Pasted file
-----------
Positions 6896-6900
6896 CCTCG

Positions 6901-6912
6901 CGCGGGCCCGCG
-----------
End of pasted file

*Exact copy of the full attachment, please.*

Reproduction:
Positions 6896-6900
6896 CCTCG

Positions 6901-6912
6901 CGCGGGCCCGCG